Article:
C. Michael Pilato wrote:
> When the agenda item for voting new full committers into membership
> was on the table, there were no candidates. Think about that: no
> new full committers for Subversion in the past year. This is a bad
> thing. We need to find a way to embrace and empower would-be
> Subversion contributors.
Stefan Sperling wrote:
> If you have a strong interest in getting your patches reviewed, they
> will eventually be reviewed. If they pass review they will be
> committed (committing isn't the hard part -- review is the hard
> part). It takes some degree of patience and persistence on the
> submitter's behalf. Maybe a bit much of it, which is certainly not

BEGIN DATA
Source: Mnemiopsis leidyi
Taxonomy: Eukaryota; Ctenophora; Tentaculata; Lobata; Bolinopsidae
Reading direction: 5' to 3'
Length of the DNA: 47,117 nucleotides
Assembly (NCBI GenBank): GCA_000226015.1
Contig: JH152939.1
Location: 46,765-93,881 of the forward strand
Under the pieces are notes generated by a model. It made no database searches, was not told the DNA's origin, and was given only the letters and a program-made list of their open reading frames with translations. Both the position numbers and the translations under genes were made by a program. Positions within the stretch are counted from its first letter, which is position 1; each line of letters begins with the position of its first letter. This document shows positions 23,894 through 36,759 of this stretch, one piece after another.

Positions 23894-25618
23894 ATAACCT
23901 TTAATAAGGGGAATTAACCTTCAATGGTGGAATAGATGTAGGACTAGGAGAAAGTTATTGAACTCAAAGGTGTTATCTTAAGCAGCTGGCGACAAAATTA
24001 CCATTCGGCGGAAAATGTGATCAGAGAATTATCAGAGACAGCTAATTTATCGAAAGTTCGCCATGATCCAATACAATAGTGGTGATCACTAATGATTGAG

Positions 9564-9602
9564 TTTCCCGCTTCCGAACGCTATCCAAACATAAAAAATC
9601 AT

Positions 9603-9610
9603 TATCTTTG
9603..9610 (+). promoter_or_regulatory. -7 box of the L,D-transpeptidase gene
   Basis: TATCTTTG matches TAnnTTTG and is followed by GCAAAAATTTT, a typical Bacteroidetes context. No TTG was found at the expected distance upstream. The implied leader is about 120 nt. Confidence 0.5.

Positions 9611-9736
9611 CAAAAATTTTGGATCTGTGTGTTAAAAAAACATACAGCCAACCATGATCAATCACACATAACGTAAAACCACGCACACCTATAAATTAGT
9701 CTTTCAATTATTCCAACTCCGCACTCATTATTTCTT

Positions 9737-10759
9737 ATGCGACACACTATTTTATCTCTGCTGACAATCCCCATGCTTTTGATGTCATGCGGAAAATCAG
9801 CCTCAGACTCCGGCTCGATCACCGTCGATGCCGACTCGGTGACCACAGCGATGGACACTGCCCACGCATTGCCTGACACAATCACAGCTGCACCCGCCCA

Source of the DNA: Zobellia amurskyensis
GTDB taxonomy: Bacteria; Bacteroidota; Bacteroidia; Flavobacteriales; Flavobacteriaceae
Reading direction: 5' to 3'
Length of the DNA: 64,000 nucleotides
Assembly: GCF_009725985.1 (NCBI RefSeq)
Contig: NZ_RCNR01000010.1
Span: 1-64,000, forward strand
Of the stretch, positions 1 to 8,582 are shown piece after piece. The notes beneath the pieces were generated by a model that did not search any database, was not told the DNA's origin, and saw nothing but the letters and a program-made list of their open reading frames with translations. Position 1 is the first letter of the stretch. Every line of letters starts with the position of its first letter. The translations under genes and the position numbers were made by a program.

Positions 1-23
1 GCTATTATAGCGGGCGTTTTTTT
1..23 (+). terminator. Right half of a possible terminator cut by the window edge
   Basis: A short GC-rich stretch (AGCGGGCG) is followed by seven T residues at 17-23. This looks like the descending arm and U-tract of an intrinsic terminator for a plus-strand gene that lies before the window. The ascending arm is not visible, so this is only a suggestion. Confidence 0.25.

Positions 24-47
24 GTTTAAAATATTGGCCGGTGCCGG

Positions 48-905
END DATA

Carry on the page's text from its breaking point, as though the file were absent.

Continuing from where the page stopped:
> ideal, because it makes drive-by bugfixing quite hard. But if the
> submitter simply gives up then the patch is very likely to get
And so we have identified one of the problems.
If you're serious about getting new people involved in development,
getting a patch reviewed needs to be *easy*. If someone sends in a patch
and it gets ignored (not maliciously, of course), it's possible that the
submitter is so dedicated that they'll keep sending emails until someone
pays attention. This certainly does happen sometimes. However, it's much
more likely that they'll just decide that nobody's interested, and leave.
Every patch that rots is a potential new developer that you've turned
away at the door. If it seems like there's no time to do patch review,
think how much less time there will be if Subversion continues to grow,
but no new developers join.
Received on 2010-04-12 19:23:12 CEST